Ingram was expected to have a 2008 season similar to fellow spread offense tight end, Chase Coffman. Even still, Ingram’s junior year numbers are comparable to most of these players.
A potential weakness is that Ingram does not have a solid background in blocking. Players like Pettigrew and Hill were very accomplished collegiate blockers.
He did perform fairly well at the NFL combine.
Ingram ran a 4.68 second 40 yard dash, benched 225 21 times, leaped 33” vertically and ran a 7.13 3-cone shuttle. Pretty much what one would expect of such a well rounded and touted athlete.
Regardless, his qualities and accomplishments speak for themselves above any other statistical measure.
Ingram’s background as an athlete is very interesting. Out of High School, Ingram was the eleventh rated college quarterback prospect. He came to Florida in 2004 as a quarterback boasting 4.5 second speed at just over 205 pounds.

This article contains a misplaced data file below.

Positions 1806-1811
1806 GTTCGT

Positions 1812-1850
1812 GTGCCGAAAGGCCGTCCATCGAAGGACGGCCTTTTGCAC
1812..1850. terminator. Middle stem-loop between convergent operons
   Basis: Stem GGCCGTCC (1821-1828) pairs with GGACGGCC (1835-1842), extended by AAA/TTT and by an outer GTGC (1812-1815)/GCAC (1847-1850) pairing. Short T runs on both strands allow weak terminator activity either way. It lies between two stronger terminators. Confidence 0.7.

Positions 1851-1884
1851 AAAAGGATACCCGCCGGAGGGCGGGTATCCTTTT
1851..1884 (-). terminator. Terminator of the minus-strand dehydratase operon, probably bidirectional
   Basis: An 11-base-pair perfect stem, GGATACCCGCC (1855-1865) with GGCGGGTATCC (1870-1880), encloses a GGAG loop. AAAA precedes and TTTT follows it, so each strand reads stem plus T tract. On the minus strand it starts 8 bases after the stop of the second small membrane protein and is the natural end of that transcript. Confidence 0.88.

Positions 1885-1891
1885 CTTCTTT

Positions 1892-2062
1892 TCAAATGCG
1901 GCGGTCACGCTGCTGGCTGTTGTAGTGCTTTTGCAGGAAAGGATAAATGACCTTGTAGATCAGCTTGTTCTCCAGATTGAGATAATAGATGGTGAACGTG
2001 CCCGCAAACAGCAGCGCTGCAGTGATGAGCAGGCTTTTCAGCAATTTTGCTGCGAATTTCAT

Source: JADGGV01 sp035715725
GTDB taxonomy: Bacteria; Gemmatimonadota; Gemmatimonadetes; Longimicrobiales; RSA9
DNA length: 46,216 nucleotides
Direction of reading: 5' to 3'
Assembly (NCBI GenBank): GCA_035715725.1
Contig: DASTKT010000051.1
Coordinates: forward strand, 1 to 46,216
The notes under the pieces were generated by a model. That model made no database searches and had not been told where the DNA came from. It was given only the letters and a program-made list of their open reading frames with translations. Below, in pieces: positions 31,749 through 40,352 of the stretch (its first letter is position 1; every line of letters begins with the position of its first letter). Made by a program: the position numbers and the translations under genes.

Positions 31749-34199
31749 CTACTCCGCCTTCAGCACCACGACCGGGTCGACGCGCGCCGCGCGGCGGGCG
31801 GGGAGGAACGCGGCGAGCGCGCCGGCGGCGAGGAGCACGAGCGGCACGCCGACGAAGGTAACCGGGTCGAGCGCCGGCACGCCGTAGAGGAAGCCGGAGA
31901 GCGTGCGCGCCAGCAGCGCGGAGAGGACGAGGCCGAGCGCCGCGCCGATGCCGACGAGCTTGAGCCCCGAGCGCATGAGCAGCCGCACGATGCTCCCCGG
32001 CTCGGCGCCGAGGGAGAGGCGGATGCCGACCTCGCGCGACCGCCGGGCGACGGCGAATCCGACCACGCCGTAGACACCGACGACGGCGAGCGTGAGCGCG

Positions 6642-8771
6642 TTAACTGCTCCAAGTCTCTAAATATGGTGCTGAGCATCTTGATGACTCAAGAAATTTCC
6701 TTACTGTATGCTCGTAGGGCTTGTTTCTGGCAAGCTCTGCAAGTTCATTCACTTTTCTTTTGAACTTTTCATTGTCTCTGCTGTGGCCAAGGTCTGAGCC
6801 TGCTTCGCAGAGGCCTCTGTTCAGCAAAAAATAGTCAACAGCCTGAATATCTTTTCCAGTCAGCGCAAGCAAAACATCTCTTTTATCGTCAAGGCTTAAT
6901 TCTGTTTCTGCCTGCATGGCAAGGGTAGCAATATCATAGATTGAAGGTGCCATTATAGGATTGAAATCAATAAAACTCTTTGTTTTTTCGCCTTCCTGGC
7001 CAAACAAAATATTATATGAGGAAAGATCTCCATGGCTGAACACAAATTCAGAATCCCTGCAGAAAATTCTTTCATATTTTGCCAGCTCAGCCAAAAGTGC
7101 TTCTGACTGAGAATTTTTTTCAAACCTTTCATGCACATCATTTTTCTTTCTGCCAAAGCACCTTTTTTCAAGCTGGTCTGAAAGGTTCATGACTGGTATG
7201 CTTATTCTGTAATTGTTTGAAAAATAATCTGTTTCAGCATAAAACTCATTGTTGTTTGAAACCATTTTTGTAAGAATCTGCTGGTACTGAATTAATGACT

After his first season of football, Ingram played in 19 games for the Florida basketball program.
Ingram in 2009:
In 2009, Ingram has developed into a 245 pound monster standing at 6’4”.
Ingram was aware that NFL teams would be looking for tight ends that can block and make plays. He invested a great deal of time in improving his blocking skills as he finished rehabilitating his repaired knee.
Ingram is a quick and elusive pass catching tight end. His long arms and developing frame are imposing to any defender.
A few months of work with offensive line wizards, Andy Reid and Juan Castillo, and Cornelius Ingram will understand how to leverage his strength and athleticism in blocking situations.
In the OTAs, Ingram has been extremely impressive. His pass catching, route running and minimum contact blocking is heralded among the coaches. The truth to this story can only be known after they suit up in full gear and open up contact.
Ingram had a slight set back in the second OTA with a contusion to his repaired knee. I expect this injury is unrelated to his 2008 season ender, but consider that there may be more small setbacks as he shakes off the rust and puts his body to the test this preseason.